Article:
Australia considers waiving students' debts
Canberra : The Australian government is considering waiving debts of students who unknowingly took on loans, authorities said on Monday.
The federal Student Loans Ombudsman has received more than 5,000 complaints from former students of private colleges about substandard education or being ripped off, reports Xinhua news agency.
The complaints were linked to Vocational Educational Training (VET) FEE-HELP, a controversial scheme that was scrapped by the government early 2017.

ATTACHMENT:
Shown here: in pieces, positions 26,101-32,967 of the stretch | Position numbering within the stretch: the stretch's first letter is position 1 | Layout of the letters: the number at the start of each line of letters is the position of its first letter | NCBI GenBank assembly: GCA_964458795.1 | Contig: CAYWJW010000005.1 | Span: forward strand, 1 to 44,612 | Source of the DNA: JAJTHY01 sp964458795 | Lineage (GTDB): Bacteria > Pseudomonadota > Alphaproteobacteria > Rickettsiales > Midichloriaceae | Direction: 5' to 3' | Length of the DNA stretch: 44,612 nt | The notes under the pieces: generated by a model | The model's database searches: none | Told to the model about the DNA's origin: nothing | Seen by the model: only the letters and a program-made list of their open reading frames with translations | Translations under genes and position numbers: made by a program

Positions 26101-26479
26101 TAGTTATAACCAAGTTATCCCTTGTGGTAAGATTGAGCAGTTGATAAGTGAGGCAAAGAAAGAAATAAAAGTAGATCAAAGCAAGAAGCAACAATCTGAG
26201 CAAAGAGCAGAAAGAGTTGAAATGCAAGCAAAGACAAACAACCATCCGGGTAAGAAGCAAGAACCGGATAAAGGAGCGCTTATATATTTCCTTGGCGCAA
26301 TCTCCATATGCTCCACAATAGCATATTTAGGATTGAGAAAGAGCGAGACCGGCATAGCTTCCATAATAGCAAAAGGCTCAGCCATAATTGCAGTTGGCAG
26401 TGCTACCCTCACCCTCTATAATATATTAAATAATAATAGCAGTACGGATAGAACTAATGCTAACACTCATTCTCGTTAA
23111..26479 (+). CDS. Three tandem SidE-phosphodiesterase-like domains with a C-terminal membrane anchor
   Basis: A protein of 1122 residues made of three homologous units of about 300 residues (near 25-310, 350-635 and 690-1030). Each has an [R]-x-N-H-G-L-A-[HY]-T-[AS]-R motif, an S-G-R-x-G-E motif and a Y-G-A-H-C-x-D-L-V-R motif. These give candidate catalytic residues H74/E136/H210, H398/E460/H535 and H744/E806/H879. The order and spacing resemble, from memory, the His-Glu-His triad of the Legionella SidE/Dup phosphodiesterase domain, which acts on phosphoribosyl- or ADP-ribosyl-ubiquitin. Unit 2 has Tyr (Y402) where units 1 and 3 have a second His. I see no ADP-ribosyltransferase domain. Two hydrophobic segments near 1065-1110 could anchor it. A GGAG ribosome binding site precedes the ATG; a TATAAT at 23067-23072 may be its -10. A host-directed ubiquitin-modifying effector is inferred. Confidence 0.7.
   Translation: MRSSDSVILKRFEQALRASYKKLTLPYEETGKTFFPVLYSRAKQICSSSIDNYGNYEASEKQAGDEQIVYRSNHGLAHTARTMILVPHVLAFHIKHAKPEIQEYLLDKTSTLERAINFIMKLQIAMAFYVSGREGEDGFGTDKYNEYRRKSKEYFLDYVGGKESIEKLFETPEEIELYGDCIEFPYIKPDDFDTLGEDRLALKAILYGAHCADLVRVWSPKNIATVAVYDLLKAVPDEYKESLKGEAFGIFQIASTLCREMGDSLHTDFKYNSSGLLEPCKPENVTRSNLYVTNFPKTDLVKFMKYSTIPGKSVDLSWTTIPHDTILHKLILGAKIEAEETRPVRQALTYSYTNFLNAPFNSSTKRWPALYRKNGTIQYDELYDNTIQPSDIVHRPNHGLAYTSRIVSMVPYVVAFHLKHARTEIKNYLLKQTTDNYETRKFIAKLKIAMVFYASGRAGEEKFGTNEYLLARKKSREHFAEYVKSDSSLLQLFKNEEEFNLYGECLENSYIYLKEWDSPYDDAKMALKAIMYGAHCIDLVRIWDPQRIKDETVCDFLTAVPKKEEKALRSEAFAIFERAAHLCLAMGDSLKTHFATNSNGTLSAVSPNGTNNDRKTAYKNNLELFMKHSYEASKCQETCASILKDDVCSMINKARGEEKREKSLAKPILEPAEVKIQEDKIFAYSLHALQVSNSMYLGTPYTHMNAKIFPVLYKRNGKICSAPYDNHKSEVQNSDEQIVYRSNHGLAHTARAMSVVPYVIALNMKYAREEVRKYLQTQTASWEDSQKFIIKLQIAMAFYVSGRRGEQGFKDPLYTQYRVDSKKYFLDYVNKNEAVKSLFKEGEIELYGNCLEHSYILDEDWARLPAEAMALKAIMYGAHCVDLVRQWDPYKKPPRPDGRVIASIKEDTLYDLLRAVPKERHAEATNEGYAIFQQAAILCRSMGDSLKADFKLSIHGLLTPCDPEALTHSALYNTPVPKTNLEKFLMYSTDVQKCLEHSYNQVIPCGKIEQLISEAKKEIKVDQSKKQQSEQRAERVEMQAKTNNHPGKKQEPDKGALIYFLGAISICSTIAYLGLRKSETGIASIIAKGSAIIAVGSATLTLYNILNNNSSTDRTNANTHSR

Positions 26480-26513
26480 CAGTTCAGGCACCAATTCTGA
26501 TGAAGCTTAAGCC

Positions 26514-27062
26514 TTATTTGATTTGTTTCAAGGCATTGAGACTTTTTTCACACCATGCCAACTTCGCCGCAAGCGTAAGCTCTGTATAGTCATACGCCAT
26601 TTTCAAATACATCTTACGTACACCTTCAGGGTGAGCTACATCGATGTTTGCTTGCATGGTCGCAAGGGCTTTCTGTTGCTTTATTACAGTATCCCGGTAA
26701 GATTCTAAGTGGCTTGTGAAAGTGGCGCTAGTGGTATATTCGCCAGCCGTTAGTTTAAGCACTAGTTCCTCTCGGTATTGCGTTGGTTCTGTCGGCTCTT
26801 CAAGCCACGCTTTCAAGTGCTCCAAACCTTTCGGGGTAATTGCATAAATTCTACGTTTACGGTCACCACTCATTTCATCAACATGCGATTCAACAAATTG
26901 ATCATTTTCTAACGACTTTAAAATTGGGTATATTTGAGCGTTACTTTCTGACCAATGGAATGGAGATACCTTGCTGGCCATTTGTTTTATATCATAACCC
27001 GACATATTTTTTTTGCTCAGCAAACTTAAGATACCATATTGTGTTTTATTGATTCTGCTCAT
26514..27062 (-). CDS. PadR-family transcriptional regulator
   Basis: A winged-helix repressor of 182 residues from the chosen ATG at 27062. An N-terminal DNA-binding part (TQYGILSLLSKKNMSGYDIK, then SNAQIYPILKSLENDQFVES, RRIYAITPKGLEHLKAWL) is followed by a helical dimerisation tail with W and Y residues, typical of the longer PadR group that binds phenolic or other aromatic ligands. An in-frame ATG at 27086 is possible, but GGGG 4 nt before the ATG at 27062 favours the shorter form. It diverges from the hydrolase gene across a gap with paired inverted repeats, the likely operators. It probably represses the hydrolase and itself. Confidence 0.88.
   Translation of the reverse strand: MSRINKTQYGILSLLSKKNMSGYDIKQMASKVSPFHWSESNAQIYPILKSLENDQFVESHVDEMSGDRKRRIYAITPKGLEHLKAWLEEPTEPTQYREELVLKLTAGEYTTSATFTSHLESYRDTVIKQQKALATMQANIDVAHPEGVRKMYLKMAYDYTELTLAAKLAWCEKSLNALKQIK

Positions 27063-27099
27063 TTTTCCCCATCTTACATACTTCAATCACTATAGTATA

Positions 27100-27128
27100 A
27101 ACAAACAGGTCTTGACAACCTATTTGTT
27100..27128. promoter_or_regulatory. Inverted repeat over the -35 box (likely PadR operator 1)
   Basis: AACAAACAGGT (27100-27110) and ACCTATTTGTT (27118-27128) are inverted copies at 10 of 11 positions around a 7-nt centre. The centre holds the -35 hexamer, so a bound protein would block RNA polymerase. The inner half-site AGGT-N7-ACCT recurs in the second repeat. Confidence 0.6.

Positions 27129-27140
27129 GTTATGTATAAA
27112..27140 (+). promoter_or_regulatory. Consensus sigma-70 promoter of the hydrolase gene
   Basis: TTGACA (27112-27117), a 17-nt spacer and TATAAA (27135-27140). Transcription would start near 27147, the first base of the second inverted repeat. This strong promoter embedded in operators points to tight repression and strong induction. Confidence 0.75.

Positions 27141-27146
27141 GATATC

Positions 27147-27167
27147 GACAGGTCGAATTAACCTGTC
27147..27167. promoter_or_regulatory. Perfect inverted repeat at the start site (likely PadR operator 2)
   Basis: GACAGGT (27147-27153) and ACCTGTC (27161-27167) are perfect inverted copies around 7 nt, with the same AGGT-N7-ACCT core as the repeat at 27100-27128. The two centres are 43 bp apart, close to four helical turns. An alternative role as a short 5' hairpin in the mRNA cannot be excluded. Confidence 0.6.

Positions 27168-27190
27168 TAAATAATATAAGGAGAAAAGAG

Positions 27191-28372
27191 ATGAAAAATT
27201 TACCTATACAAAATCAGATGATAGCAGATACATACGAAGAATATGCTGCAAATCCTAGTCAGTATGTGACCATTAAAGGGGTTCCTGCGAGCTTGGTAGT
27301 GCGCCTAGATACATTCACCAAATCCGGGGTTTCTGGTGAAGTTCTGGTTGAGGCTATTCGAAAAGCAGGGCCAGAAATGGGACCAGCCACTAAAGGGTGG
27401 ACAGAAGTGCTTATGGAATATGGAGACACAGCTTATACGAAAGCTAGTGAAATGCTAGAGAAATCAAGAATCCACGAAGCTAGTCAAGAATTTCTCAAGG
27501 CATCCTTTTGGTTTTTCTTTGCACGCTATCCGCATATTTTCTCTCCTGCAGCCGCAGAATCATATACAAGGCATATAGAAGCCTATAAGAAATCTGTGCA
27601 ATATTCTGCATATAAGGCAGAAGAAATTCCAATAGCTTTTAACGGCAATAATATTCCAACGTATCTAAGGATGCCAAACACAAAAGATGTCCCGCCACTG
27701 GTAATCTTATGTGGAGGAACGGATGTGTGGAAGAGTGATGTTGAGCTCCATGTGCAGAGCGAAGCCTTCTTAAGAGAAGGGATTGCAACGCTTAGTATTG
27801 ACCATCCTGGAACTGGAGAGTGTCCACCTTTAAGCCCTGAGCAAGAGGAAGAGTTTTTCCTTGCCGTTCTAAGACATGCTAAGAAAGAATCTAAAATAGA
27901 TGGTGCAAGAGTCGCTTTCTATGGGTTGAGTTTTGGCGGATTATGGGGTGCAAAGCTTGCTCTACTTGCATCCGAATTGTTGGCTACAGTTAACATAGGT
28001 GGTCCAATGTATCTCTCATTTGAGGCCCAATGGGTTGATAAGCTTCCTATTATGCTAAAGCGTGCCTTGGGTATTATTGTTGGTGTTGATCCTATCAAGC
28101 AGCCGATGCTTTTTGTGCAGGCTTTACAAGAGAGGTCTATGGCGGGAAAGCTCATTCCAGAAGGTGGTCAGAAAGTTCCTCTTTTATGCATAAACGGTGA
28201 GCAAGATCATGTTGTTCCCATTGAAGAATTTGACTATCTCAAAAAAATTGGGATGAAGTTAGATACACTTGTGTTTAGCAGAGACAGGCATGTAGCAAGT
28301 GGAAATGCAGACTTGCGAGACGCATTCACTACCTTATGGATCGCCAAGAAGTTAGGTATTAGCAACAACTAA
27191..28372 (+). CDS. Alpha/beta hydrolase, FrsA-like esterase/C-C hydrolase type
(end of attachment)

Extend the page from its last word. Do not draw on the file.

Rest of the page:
Under the programme, students who took out a loan to study were granted almost unregulated access to government subsidies -- incentivzing colleges to enrol as many students as possible.
A majority of complainants to the Student Loans Ombudsman said they were unaware that they would incur a debt when they signed up for a private college course.
Gerard Brody, chief executive of the Consumer Action Law Centre, welcomed any initiative that would help students who had been conned into taking out the loans.
VET FEE-HELP has been replaced by VET Student Loans which caps loans based on the cost of the course.
The total amount of the debts that would be wiped under the government proposal is unknown but local media reported that the Commonwealth Actuary believed over A$1 billion ($730 million) in loans would never be repaid.